top of page

AUC - ROC Curve in Machine Learning

In Machine Learning, performance measurement is an essential task. So when it comes to a classification problem, we can count on an AUC - ROC Curve. When we need to check or visualize the performance of the multi-class classification problem, we use the AUC (Area Under The Curve) ROC (Receiver Operating Characteristics) curve. It is one of the most important evaluation metrics for checking any classification model’s performance. It is also written as AUROC (Area Under the Receiver Operating Characteristics)

What is the AUC - ROC Curve?

AUC - ROC curve is a performance measurement for the classification problems at various threshold settings. ROC is a probability curve and AUC represents the degree or measure of separability. It tells how much the model is capable of distinguishing between classes. Higher the AUC, the better the model is at predicting 0 classes as 0 and 1 classes as 1. By analogy, the Higher the AUC, the better the model is at distinguishing between patients with the disease and no disease.

The ROC curve is plotted with TPR against the FPR where TPR is on the y-axis and FPR is on the x-axis.

AUC - ROC Curve [Image 2] (Image courtesy: My Photoshopped Collection)

Defining terms used in AUC and ROC Curve.

TPR (True Positive Rate) / Recall /Sensitivity



How to speculate about the performance of the model?

An excellent model has AUC near to the 1 which means it has a good measure of separability. A poor model has an AUC near 0 which means it has the worst measure of separability. In fact, it means it is reciprocating the result. It is predicting 0s as 1s and 1s as 0s. And when AUC is 0.5, it means the model has no class separation capacity whatsoever.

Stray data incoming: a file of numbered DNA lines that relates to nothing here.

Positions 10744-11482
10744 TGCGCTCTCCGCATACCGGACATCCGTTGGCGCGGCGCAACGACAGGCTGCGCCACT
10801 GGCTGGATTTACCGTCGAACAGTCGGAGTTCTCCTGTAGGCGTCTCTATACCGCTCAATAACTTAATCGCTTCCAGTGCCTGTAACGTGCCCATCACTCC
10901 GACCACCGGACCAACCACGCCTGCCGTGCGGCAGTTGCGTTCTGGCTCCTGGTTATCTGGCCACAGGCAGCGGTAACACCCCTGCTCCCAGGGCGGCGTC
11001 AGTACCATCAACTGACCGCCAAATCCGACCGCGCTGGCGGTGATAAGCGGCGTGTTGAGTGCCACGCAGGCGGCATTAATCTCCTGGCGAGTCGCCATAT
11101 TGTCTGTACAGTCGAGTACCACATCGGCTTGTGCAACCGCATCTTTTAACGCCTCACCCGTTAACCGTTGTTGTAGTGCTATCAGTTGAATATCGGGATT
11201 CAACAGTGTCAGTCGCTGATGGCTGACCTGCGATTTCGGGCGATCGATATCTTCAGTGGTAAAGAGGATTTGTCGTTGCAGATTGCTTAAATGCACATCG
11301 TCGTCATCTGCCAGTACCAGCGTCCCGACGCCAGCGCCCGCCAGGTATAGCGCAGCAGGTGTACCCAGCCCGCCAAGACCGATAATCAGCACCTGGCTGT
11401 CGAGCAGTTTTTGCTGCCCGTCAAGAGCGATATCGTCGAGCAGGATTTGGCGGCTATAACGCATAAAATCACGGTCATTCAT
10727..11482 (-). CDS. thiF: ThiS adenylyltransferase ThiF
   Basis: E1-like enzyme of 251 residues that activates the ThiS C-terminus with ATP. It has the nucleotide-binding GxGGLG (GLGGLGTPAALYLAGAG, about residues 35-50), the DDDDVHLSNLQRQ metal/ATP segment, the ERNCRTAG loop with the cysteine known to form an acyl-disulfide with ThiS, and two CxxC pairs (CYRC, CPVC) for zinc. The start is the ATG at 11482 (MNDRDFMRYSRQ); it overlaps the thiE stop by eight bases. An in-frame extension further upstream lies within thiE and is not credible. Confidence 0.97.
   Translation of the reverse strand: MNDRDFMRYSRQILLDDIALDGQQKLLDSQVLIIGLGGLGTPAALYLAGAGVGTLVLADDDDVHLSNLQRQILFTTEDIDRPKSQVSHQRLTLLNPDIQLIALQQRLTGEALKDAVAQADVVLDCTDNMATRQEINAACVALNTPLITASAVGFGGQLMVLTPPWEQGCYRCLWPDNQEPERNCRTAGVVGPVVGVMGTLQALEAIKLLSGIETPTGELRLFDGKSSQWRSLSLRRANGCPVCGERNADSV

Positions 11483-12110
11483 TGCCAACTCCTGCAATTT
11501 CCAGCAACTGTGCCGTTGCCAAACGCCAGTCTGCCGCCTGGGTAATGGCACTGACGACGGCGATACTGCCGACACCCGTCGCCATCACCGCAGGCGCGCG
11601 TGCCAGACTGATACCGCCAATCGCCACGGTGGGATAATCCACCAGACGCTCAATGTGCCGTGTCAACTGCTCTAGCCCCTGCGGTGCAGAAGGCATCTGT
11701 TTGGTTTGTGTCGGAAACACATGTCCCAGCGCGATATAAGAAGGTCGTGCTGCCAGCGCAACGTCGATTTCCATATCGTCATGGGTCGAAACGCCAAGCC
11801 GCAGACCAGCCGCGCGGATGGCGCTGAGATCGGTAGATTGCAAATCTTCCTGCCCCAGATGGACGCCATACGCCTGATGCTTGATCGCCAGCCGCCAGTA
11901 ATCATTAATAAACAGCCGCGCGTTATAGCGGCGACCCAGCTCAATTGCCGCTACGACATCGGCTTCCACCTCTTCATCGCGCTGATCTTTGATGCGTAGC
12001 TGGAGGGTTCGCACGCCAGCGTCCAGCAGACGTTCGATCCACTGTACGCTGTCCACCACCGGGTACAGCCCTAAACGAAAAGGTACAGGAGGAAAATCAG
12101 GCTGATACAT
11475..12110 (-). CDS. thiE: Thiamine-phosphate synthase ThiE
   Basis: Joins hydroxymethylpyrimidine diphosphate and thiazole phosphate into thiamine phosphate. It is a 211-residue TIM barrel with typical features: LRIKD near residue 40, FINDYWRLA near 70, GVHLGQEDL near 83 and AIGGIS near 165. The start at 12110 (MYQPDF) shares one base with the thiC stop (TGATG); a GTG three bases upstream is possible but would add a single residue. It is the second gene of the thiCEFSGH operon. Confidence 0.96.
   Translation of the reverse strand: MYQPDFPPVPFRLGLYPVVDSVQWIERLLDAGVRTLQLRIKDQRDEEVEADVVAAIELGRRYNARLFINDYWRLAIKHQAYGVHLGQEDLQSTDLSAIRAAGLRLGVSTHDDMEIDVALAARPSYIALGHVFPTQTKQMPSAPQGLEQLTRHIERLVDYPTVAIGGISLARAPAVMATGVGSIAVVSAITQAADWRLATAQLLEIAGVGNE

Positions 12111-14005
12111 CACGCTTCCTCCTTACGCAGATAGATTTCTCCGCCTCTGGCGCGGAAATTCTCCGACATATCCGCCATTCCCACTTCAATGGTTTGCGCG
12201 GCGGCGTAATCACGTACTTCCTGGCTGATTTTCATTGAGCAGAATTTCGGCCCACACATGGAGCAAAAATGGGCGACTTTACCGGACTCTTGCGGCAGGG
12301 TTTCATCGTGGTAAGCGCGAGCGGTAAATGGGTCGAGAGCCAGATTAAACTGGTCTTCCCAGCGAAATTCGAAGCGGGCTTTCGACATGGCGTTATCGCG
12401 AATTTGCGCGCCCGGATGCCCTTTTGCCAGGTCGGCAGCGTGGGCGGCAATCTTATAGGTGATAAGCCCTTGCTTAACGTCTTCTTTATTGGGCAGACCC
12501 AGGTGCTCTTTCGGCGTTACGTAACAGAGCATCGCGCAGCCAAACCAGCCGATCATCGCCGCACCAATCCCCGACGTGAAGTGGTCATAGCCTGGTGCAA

Let’s interpret the above statements.

As we know, ROC is a curve of probability. So let's plot the distributions of those probabilities: Note: Red distribution curve is of the positive class (patients with disease) and the green distribution curve is of the negative class(patients with no disease).

This is an ideal situation. When two curves don’t overlap at all means model has an ideal measure of separability. It is perfectly able to distinguish between positive class and negative class.

When two distributions overlap, we introduce type 1 and type 2 errors. Depending upon the threshold, we can minimize or maximize them. When AUC is 0.7, it means there is a 70% chance that the model will be able to distinguish between positive class and negative class.

This is the worst situation. When AUC is approximately 0.5, the model has no discrimination capacity to distinguish between positive class and negative class.

When AUC is approximately 0, the model is actually reciprocating the classes. It means the model is predicting a negative class as a positive class and vice versa.

The relation between Sensitivity, Specificity, FPR, and Threshold.

Sensitivity and Specificity are inversely proportional to each other. So when we increase Sensitivity, Specificity decreases, and vice versa.

Sensitivity⬆️, Specificity⬇️ and Sensitivity⬇️, Specificity⬆️

When we decrease the threshold, we get more positive values thus it increases the sensitivity and decreasing the specificity.

Similarly, when we increase the threshold, we get more negative values thus we get higher specificity and lower sensitivity.

As we know FPR is 1 - specificity. So when we increase TPR, FPR also increases and vice versa.

TPR⬆️, FPR⬆️ and TPR⬇️, FPR⬇️

How to use the AUC ROC curve for the multi-class model?

In a multi-class model, we can plot the N number of AUC ROC Curves for N number classes using the One vs ALL methodology. So for example, If you have three classes named X, Y, and Z, you will have one ROC for X classified against Y and Z, another ROC for Y classified against X and Z, and the third one of Z classified against Y and X.

Source: Towards Data Science

The Tech Platform

bottom of page